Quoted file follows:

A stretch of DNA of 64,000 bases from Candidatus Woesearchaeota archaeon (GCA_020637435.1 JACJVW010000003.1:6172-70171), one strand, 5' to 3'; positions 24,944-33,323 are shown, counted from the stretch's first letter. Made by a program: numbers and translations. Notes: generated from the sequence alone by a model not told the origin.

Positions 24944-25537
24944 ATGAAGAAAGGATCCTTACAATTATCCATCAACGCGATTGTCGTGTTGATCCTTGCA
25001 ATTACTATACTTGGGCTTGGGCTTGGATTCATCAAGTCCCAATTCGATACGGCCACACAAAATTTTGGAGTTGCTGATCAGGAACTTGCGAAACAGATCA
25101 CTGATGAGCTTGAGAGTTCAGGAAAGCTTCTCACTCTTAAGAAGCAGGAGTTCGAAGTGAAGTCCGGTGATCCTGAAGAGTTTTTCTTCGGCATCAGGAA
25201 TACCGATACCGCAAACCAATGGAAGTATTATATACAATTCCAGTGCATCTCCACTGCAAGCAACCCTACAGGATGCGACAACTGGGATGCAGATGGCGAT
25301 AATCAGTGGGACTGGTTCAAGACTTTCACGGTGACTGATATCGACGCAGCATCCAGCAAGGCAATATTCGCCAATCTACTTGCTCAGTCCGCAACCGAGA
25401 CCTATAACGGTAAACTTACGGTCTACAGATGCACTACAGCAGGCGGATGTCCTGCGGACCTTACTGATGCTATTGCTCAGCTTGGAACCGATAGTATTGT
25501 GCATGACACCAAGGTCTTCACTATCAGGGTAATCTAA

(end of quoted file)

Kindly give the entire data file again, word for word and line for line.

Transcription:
A stretch of DNA of 64,000 bases from Candidatus Woesearchaeota archaeon (GCA_020637435.1 JACJVW010000003.1:6172-70171), one strand, 5' to 3'; positions 24,944-33,323 are shown, counted from the stretch's first letter. Made by a program: numbers and translations. Notes: generated from the sequence alone by a model not told the origin.

Positions 24944-25537
24944 ATGAAGAAAGGATCCTTACAATTATCCATCAACGCGATTGTCGTGTTGATCCTTGCA
25001 ATTACTATACTTGGGCTTGGGCTTGGATTCATCAAGTCCCAATTCGATACGGCCACACAAAATTTTGGAGTTGCTGATCAGGAACTTGCGAAACAGATCA
25101 CTGATGAGCTTGAGAGTTCAGGAAAGCTTCTCACTCTTAAGAAGCAGGAGTTCGAAGTGAAGTCCGGTGATCCTGAAGAGTTTTTCTTCGGCATCAGGAA
25201 TACCGATACCGCAAACCAATGGAAGTATTATATACAATTCCAGTGCATCTCCACTGCAAGCAACCCTACAGGATGCGACAACTGGGATGCAGATGGCGAT
25301 AATCAGTGGGACTGGTTCAAGACTTTCACGGTGACTGATATCGACGCAGCATCCAGCAAGGCAATATTCGCCAATCTACTTGCTCAGTCCGCAACCGAGA
25401 CCTATAACGGTAAACTTACGGTCTACAGATGCACTACAGCAGGCGGATGTCCTGCGGACCTTACTGATGCTATTGCTCAGCTTGGAACCGATAGTATTGT
25501 GCATGACACCAAGGTCTTCACTATCAGGGTAATCTAA